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Homecare Unique Limited Good

This service was previously registered at a different address - see old profile


Review carried out on 4 November 2021

During a monthly review of our data

We carried out a review of the data available to us about Homecare Unique Limited on 4 November 2021. We have not found evidence that we need to carry out an inspection or reassess our rating at this stage.

This could change at any time if we receive new information. We will continue to monitor data about this service.

If you have concerns about Homecare Unique Limited, you can give feedback on this service.

Inspection carried out on 19 October 2018

During a routine inspection

Homecare Unique Limited is a domiciliary care agency. It provides personal care to people living in their own houses and flats in the community. It provides a service to older adults that maybe living with dementia, younger adults, people with a physical disability and people that have a learning disability. Not everyone using Homecare Unique Limited receives regulated activity; CQC only inspects the service being received by people provided with ‘personal care’; help with tasks related to personal hygiene and eating. Where they do we also take into account any wider social care provided. At the time of this inspection the agency provided personal care to 17 people.

At our last inspection on 23 November 2016 we rated the service good. At this inspection on 19, 29 and 30 October 2018 2018 we found the evidence continued to support the rating of good and there was no evidence or information from our inspection and ongoing monitoring that demonstrated serious risks or concerns. This inspection report is written in a shorter format because our overall rating of the service has not changed since our last inspection.

At this inspection we found the service remained Good.

There was a registered manager in place who was also the registered provider. A registered manager is a person who has registered with the Care Quality Commission to manage the service. Like registered providers, they are ‘registered persons’. Registered persons have legal responsibility for meeting the requirements in the Health and Social Care Act 2008 and associated Regulations about how the service is run.

People received a service that was safe. People felt safe with the staff. Staff understood the importance of keeping people safe and followed the guidance that was in place. There were enough staff to meet people's assessed needs and staff were recruited safely.

Potential risks posed to people and others had been assessed and mitigated. Accidents and incidents involving people were investigated to ensure the appropriate care and support was being given. Referrals were made to health care professionals when people's needs changed.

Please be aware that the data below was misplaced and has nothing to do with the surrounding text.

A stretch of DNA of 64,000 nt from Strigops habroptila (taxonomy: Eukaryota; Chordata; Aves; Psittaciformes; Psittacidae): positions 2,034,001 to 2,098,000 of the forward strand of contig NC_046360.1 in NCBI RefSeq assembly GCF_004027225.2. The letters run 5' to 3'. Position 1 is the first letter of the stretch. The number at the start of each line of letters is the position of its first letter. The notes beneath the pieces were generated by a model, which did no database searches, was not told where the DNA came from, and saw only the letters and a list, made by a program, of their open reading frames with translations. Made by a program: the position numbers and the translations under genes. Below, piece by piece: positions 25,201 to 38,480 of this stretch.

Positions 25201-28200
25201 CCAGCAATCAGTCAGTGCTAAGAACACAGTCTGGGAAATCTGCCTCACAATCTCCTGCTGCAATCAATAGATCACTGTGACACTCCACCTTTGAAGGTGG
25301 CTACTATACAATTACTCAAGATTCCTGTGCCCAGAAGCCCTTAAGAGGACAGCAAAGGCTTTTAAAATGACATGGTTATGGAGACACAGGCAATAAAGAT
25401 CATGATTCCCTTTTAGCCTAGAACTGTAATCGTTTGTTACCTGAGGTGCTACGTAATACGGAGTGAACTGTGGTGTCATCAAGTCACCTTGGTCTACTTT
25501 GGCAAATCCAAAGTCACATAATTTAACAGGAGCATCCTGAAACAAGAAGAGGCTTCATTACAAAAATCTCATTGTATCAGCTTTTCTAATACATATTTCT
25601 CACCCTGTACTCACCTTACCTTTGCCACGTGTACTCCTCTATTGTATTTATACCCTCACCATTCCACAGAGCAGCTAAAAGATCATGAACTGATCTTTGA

People were supported to maintain their nutrition and hydration and remain in good health.

Medicines for people were managed safely and administered by staff that were trained. Systems were in place to support people safely and effectively with their medicines.

Staff received the training, support and guidance needed to fulfil their role and meet people's needs. Staff worked alongside external health care professionals to support people that had specialist needs.

New staff completed an induction before starting work for the agency.

People's needs had been assessed prior to receiving a service from the agency. People received a personalised service that placed them at the centre of their care and support needs. Care records were regularly reviewed to ensure they continued to meet people's needs. People's rights were promoted and protected.

People were encouraged to make their own choices about their lives. People were supported to have maximum choice and control of their lives and staff supported them in the least restrictive way possible; the policies and systems in the service supported this practice.

Staff were kind and caring towards people. Staff respected people’s privacy and dignity. Staff knew people well and had knowledge about people’s histories, likes and dislikes. People’s equality, diversity and human rights were promoted and respected.

People were supported to express their views and were involved in the development of the service they received. Complaints were investigated and responded to in line with the providers policy.

Systems were in place to monitor and improve the quality of the service that people received.

It is a legal requirement that a provider’s latest CQC inspection report rating is displayed at the registered office where a rating has been given. This is so that people, visitors and those seeking information about the service can be informed of our judgements. We found the provider had conspicuously displayed their rating with the registered office and on their website.

Further information is in the detailed findings below.